Many of you may like the idea of a house in the suburbs with a white picket fence…all right maybe not a white picket fence, but something similar. Whatever kind you want to build, you need to know how to build a fence, step by step.
So without further ado, let us discuss the process.
How to Build a Fence
The first and most obvious thing is to assemble your tools. There are variations to these tools, but here are the basics:
- A hammer – regular of rubber mallet for putting in nails or placing post caps, if desired.
- A Mason’s Line for laying a straight outline
- Spray paint or bottled paint for making your fence lines visible
- A level: this is important if you want your fence panels and posts to be level, going straight up and down; not at an angle.
- A tape measure. You could use a yardstick, but tape measures are better for measuring long distances.
- A plumb bob for making sure your fence slats are vertical. You can also use a long level: whatever your choice.
- A post hole digger. Obviously, for digging the holes for the fence posts to go into.
- A drill with various drill bits. This is very handy for putting in wood screws. You could use regular nails, but wood screws are more efficient and easier to use, especially when you put them in with a drill
- A pencil. This may seem obvious, but it works well to mark off where you want to put your nails or draw a line.
- Safety Glasses. These do not necessarily need to be worn, but they keep your eyes safe from flying wood chips or splinters.
- Work Gloves. Again, these are optional but are strongly suggested to protect your hands from injuries, such as cuts or blisters.
- Fence Posts. These are the backbone to your fence. How many you will need will be determined by the perimeter of your fence.
- Fence panels. These are the part of the fence that actually provides the privacy. These come in many colors, materials, and sizes. Determine which type you want before you start
- #8 2 inch deck screws. These are the recommended length. The could be longer if you have thicker fence posts or thicker fence slats.
- Concrete Mix. This is essentially what holds the fence posts in place.
- Gravel. This goes at the bottom of the post hole before you put in the concrete to ensure proper drainage.
- Spray paint or bottled paint. This is to emphasize your fence line, once you have plumbed it with chalk.
Once you have all your tools in place, then you begin the actual steps to build the fence. Before you start, however, make sure you check with the planning department in your city or with your neighborhood association.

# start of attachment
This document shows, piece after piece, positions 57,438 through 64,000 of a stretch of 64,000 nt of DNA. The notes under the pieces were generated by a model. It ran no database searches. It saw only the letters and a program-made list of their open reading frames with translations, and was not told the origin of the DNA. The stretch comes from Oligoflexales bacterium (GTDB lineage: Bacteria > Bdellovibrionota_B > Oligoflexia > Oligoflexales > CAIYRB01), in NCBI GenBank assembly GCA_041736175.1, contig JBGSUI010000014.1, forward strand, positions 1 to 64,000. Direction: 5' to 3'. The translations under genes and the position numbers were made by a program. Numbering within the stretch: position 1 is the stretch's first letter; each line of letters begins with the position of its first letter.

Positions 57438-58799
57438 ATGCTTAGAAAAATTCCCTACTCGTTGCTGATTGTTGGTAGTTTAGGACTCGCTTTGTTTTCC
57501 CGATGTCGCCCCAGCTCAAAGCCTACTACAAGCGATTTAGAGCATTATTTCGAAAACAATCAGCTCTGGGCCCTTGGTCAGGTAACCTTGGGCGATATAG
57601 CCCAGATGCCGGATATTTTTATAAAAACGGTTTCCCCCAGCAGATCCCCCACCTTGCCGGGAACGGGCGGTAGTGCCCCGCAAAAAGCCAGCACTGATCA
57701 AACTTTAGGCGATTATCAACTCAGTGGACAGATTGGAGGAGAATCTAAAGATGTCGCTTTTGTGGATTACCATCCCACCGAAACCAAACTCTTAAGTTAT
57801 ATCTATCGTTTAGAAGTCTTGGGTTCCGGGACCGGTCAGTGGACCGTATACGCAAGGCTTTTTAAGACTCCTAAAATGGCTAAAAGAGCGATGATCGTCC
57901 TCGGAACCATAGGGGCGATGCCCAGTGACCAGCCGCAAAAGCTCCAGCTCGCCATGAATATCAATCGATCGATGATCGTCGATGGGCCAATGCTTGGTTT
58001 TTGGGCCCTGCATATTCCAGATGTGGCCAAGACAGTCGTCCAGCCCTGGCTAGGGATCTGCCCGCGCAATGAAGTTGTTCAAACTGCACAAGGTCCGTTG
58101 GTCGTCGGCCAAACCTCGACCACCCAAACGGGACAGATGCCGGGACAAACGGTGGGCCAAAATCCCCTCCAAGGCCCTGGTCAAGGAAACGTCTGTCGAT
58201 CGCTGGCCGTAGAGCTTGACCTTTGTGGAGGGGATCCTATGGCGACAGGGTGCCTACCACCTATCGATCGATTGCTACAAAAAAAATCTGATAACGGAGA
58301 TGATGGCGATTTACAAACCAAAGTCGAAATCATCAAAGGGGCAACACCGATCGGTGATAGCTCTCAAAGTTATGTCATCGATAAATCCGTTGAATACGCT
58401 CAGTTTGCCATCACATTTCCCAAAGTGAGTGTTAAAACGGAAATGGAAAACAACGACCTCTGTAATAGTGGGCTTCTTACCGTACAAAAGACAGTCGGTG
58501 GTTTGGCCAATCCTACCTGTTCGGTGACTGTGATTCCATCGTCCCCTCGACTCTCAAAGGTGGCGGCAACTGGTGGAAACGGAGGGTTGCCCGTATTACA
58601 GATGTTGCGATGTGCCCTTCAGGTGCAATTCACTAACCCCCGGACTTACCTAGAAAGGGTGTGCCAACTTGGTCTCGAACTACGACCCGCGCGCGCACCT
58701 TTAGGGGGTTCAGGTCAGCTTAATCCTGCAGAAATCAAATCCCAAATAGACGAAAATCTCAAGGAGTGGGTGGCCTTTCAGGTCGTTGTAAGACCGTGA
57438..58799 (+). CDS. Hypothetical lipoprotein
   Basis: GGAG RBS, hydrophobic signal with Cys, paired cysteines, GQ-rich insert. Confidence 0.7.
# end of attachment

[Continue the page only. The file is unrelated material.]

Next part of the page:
It may be against local ordinances to have a fence or that restrict a fence to a certain size. Always better to be safe than sorry! It would be sad to have built a fence, only to have to tear it down.
Further, an important part of the process is to apply for a permit, which is required in most cities. When you apply for the permit, be sure to call 811, so that your local city utility companies will come to your location and determine if there are any underground cables, wires or pipes, and that you don’t accidentally cut or damage them.
Then, decide on the style of fence you want. There are chain link fences, lattice fences, vinyl fences, and several different styles of fences within the wooden or vinyl fences. Once you do, it’s time to start the work!
Measure and Lay Out the Fence Posts
Select the fence type so you can determine how wide each panel will be. The panel or slat width will determine how far apart you need to place your posts.
Determine where you want the perimeter of your fence to be. Usually, a fence is put on the property line, so you may need to consult the builder of your development or your utility company.
If you are going to put in a gate, you will need to subtract the width of the gate from the total perimeter of the fence, to allow the gate to be put in.
Figure out the total number of fence panels you need, and add two to the total number to be sure to have enough.
Also, if you are going to have corners, be sure to square them. You can do this by using a right-angle ruler, or by using measuring string, tied to each post and carried throughout the perimeter of the fence. If you measure three feet on one string, four feet on another, then the distance between them should be five feet. 2
Dig Post Holes
You should dig a hole three times wider than the post, and half as deep, and below the frost line in colder climates.
You generally want your posts to be eight feet apart so that you should be able to divide the total perimeter by eight. If this does not come out to be an even number, then divide the length of the perimeter by a number that makes the distance between posts look even.
Add Gravel and Concrete
Pour four to six inches of gravel into your post holes.
Once the gravel is set firmly in place, add six to eight inches of concrete.
Put in the post, and plumb it with a level
Allow your concrete mixture to dry thoroughly. The amount of time to cure depends on the manufacturer’s guidelines.
Attach Rails or Panels to Posts
In most cases, you will want to add support boards between fence posts to nail or attach our fence rails or posts to.
Attach the panels or rails to the fence, using your #8 2 inch deck screws.
If you are using aluminium, chain link or vinyl for your fence, it is suggested you use deck screws instead. Regardless, make sure your screws have bugle shaped heads, as these will not sink into the wood or other material over time.
Attaching Post Caps
This step is optional, as you may or may not want post caps. These can, however, enhance the look of your overall fence. Just make sure the post caps match the size of your posts.
Treating the Fence
It is generally a good idea to treat the fence with paint or stain. Make sure these contain linseed oil or silicone solids. If you want to apply a finishing coat, be sure to use an oil based polyurethane paint or exterior enamel.